Skip to product information
1 of 1

Steven J. Urban

Detroit Street Map 1942 Paper Art Map

Detroit Street Map 1942 Paper Art Map

Regular price $458.00
Regular price Sale price $458.00
Sale Sold out
Shipping calculated at checkout.

Urban Grid paper art. 


Steve J. Urban’s paper art work illustrates development patterns in Detroit as well as other cities in Michigan.  He uses Sanborn Property maps as a template, and hand cuts construction paper to illustrate the building patterns in black and white. Keeping the contrast simple, a variety of rich patterns emerge from the paper. The variety of building sizes, building shapes and setbacks make for a complex mosaic of urban settlements.  

This Detroit street map of 1942 depicts the street grid system of the city before the advent of freeways. The major surface streets of Jefferson Avenue, Michigan Avenue, Grand River Avenue, Woodward Avenue and Gratiot Avenue radiate out from the central business district of downtown Detroit and helped define the neighborhoods of the city without Balkanizing the city into fragments caused by the construction of the metropolitan freeway system.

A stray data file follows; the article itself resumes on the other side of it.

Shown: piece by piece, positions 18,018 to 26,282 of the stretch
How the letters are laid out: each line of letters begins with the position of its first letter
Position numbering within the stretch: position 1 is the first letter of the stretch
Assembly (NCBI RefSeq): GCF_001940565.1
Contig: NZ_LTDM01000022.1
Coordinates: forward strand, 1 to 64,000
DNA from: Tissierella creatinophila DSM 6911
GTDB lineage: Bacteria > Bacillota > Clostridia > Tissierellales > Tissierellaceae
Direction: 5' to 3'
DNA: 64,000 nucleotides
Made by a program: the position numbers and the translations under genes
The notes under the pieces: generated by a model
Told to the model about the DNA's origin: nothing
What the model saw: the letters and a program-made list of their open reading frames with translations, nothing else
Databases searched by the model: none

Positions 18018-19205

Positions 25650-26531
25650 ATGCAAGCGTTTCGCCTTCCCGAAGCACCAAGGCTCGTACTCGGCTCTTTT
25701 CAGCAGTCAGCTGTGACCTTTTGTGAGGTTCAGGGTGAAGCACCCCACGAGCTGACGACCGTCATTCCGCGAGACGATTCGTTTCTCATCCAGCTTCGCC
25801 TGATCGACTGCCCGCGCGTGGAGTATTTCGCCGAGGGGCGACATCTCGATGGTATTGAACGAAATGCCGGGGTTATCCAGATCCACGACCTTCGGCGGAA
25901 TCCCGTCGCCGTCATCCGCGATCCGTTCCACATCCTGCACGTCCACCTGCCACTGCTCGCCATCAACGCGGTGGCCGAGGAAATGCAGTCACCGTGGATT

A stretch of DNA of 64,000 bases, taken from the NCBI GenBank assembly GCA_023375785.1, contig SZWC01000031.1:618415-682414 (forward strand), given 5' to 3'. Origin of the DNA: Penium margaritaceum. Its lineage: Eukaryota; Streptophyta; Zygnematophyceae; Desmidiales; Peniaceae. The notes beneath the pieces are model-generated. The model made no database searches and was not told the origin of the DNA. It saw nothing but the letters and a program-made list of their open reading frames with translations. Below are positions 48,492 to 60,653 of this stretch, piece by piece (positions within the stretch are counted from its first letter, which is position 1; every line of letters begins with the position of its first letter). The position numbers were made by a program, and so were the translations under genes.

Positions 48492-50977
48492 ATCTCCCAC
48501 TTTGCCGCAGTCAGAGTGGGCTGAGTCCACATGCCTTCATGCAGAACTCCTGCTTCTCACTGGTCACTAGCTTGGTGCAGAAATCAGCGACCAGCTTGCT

The Ambassador Bridge spanning the Detroit River is the connection point to Windsor Canada to the south.  Belle Isle is indicated in the lower right portion of the map.  This map extends north up to McNichols Avenue or 6 Mile road.  The many void areas depict the locations of primarily heavy industrial areas as well as parks and cemeteries.

About the Artist:

During his career as an architect, Steve J. Urban was intrigued by the patterns of the “built environment” within a city.  Meaning the footprints of buildings such as houses, commercial and industrial buildings as well as roads and highways.  The development of any city was shaped by many natural and man-made factors and features.  Unfortunately, the majority of the older areas featured in his work are disappearing without a record of what was there, leaving citizens without a sense of history.  Steve’s artwork is an attempt to document this urban history.


View full details